The settlement, finished yesterday in an Oakland courtroom, ends four lawsuits filed by listeners, local station advisory boards and dissident Pacifica board members who had charged the foundation's board with destroying "any semblance of democratic participation, lawful governance, accountability and fiduciary stewardship."
Those involved in the settlement hope it will bring to a close a national battle over control of one the nation's few noncommercial media outlets. Protests have been continual since the spring of 1999 when the board took away listeners' role in naming board members. The board also enraged critics by dismissing Nicole Sawaya, the outspoken station manager at KPFA, whose 59,000-watt signal reaches a third of the state. Carol Spooner, lead plaintiff in the listeners' lawsuit, said she believes that the agreement will return the network -- with stations in New York, Washington, D.C., Houston and Los Angeles as well as Berkeley -- to the mission outlined in 1946 by its pacifist founders.
"Pacifica was founded to help the public understand the causes of conflict and resolve them," she said. "It has been a media outlet for dissent and critical political analysis. That's Pacifica's place in the nation's political dialogue."
Former Washington, D.C., Mayor Marion Barry, a member of the majority faction of the board and a defendant, said that ending almost three years of bitter infighting will allow the network to grow and improve.
"It frees us up to put our energy into making these stations as great as they should be," he said. "It took compromise on all sides."
After the settlement was entered into the court record, Barry, Spooner and almost two dozen other plaintiffs, defendants and their attorneys, exchanged hugs and handshakes, and expressed their gratitude to Alameda County Superior Court Judge Ronald Sabraw, who worked late into the night Monday, shuttling back and forth between the parties to forge an agreement.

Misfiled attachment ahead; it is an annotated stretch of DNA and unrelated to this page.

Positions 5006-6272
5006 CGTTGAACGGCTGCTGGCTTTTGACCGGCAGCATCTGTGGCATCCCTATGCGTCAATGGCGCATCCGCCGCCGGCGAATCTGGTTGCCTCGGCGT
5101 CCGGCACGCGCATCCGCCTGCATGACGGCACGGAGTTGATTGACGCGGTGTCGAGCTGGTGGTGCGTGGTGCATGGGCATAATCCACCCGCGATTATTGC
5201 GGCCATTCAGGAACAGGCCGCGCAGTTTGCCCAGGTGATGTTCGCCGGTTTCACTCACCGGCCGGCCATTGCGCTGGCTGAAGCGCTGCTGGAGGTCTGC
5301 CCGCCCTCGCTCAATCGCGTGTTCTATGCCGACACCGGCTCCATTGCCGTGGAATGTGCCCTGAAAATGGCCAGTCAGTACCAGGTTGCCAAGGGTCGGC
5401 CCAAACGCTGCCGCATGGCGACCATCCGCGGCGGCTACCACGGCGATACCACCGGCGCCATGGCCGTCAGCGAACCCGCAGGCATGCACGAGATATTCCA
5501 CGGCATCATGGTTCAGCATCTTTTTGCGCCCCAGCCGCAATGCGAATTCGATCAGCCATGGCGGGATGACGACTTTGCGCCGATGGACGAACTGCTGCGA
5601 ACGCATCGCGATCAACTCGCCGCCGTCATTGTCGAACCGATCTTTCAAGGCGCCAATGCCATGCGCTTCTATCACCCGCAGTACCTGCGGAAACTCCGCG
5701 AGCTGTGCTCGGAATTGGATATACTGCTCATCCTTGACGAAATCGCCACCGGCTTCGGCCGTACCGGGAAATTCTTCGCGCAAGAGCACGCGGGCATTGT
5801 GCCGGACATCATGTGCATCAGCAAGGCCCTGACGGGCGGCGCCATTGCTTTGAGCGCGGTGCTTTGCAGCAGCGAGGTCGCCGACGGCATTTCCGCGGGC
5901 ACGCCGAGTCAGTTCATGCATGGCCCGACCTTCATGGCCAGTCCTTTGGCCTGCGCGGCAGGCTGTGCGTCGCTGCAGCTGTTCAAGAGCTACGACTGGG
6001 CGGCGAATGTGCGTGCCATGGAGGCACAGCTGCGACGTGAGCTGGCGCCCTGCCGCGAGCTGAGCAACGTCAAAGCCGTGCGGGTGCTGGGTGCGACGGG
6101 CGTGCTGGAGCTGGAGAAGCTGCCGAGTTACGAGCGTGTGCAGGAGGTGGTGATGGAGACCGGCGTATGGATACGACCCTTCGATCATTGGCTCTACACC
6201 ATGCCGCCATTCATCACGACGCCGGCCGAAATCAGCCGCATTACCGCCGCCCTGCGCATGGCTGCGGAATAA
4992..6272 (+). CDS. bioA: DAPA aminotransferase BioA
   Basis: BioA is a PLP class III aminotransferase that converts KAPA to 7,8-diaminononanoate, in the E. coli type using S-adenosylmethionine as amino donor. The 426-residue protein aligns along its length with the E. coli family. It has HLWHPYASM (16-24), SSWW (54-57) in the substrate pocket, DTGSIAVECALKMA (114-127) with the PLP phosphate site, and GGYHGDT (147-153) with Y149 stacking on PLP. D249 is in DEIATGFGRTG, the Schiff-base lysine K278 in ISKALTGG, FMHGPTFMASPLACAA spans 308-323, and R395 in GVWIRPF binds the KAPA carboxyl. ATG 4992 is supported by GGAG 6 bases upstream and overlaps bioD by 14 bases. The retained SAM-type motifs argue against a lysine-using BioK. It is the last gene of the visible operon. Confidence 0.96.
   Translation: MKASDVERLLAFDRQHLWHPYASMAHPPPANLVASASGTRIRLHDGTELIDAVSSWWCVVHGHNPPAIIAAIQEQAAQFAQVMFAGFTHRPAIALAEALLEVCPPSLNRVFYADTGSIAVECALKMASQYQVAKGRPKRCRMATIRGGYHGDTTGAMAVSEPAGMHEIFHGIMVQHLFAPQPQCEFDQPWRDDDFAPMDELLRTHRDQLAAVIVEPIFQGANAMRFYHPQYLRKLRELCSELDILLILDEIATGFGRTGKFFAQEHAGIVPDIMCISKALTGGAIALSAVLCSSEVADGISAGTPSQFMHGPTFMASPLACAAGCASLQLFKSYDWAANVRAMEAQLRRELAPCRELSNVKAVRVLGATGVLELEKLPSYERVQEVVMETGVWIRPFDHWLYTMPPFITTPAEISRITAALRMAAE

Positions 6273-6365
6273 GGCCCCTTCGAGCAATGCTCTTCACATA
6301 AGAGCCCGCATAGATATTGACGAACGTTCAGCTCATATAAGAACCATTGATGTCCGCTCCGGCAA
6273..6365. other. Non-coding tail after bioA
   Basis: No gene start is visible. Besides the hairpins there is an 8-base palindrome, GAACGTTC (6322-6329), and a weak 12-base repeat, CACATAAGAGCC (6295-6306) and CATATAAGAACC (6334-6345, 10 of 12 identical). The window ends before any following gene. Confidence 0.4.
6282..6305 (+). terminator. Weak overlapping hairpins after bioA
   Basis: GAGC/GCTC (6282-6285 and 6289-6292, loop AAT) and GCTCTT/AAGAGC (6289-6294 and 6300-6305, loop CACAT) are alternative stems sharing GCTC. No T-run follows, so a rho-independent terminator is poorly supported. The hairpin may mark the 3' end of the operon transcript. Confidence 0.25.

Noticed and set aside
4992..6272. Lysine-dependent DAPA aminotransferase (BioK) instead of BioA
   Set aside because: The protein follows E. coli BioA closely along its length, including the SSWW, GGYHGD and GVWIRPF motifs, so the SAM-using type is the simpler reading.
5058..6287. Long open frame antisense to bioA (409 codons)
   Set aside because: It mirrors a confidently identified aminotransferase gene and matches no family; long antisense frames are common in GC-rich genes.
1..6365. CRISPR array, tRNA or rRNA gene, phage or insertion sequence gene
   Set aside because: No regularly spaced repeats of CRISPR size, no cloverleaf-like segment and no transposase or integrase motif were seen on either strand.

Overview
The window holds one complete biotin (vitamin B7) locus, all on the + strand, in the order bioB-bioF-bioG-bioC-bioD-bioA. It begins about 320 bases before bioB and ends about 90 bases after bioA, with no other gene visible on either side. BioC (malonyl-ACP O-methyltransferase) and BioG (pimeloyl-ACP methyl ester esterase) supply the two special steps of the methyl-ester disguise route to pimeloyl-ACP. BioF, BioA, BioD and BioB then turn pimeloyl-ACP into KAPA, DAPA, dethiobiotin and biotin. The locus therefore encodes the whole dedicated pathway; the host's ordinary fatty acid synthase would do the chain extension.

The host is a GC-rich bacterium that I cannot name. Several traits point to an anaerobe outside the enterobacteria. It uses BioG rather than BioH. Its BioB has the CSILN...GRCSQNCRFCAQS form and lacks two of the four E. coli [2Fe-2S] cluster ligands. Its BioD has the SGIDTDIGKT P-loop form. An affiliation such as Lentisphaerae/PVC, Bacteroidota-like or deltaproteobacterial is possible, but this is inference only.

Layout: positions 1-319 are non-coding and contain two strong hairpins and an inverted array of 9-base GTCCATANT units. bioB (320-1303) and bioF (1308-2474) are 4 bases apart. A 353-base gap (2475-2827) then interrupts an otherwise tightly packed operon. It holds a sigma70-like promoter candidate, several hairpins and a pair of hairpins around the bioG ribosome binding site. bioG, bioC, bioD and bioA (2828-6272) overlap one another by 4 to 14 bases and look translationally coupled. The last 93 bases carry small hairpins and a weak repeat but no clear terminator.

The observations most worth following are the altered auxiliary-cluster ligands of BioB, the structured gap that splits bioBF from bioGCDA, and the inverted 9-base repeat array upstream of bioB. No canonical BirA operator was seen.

"What is at stake is a very, very valuable community asset in the form of the Pacifica Foundation and its member stations," Sabraw told the litigants. "These are very hard-fought issues over which everyone has struggled mightily."
Under the terms of the settlement, the current board of directors will step down. The majority faction will then appoint five members to an interim board, the "dissident" minority faction will appoint five members and the local advisory boards at the five stations will each appoint a member.
That arrangement is expected to give the lawsuit plaintiffs nine seats on the foundation's 15-member board, meaning that the former dissidents could control financial, programming and personnel decisions.
However, the parties worked out a complicated scheme to make sure all sides have a say.
Ordinary business matters will require a majority with at least one vote from each of the three camps. In an unusual provision, when the board approves something by a simple majority but lacks a vote from each camp, Judge Sabraw will be called in to approve or deny the vote.
And the parties agreed that changes in the foundation's bylaws will require a two-thirds vote.
The interim board will have 15 months to revise the foundation's bylaws to again include listeners in selecting future boards, and it will have to resolve a host of personnel and financial problems.